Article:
The Boss Blames Others

The Boss Blames Others

Case Study Project Description

A mid size professional service company had a senior manager who was not trusted by co-workers or her direct reports. While she had been there for many years, her performance was difficult to assess and appeared to be on the decline. The owner requested that we discover what was at the root of the mistrust and collect information from all parties.

Project Problem

Employees and peers suggested her tendency was to obfuscate requests for status reports on her work. She regularly missed deadlines and assigned fault to others. It emerged that she had withheld critical information from people to appear “in the know”. In discussions, she tended to embellish stories about other people or ascribe motivation to others that was not present.


The owner initially retained us to work with this individual.  We worked with her to quickly move beyond seeing herself as “the problem”. Her progress was swift, and the other management team members saw the changes and wanted to know what she was learning that they didn’t know. The process was expanded to include the rest of the management team.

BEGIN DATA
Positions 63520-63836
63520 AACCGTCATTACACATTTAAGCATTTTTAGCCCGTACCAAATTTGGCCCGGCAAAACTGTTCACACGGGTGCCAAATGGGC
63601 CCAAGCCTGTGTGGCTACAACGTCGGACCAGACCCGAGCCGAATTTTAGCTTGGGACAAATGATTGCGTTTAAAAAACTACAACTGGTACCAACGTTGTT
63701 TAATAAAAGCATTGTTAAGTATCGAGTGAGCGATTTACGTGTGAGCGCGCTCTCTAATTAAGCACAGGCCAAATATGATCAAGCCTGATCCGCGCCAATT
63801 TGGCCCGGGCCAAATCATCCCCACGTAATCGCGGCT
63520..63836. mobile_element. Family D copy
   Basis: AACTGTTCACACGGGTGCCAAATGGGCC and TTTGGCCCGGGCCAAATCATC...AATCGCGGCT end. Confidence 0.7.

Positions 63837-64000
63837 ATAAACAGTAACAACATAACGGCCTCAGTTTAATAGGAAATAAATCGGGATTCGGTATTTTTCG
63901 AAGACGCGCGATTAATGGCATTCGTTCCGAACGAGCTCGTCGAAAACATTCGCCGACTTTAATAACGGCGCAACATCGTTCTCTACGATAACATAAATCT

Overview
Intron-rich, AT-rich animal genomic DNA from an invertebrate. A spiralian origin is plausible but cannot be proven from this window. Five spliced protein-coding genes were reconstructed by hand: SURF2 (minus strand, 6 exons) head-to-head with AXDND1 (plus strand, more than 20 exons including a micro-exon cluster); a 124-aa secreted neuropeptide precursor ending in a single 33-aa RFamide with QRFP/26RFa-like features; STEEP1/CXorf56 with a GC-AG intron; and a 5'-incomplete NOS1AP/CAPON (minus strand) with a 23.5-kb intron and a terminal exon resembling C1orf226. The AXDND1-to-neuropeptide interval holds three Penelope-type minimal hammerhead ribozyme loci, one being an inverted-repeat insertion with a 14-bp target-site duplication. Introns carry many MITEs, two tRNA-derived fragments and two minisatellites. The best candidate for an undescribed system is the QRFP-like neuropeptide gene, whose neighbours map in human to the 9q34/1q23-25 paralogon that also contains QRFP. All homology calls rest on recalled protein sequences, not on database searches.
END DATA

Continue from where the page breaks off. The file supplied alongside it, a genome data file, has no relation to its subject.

We used our challenging form of one-on-one coaching to discover what was behind the adversarial approach. Her style over the years had been to assume control was needed and that if certain jobs weren’t done, the company fortunes would decline. She had the owners interests at heart, she said. As the years went by and new people came into the company as it grew, in her mind her role and therefore her sphere of authority appeared to be diminishing. In the beginning, when the company was small she had to wear many hats and received a lot of acknowledgement and gratefulness from the boss.

Now, with so many more people to take on the roles, her power and control had to be shared. This perceptual decline in value to her boss led her to be resentful of others. In an attempt to regain this control, she devised ways of working that to others appeared unproductive and mean-spirited.

We helped her to understand the dilemma she had set up for herself in not acknowledging her own contributions for herself. She soon began to see that the naturally evolving state of the company was the reason she had less power and control, rather than any one being against her.


As she let go of these perceptions, she was able to become productive and conciliatory again to the staff. It took time for others to change their approach to her as lack of trust is not eliminated over night. In time, as she continues to apply her Smart Team tools, the office will see her as an important part of the company’s growth.

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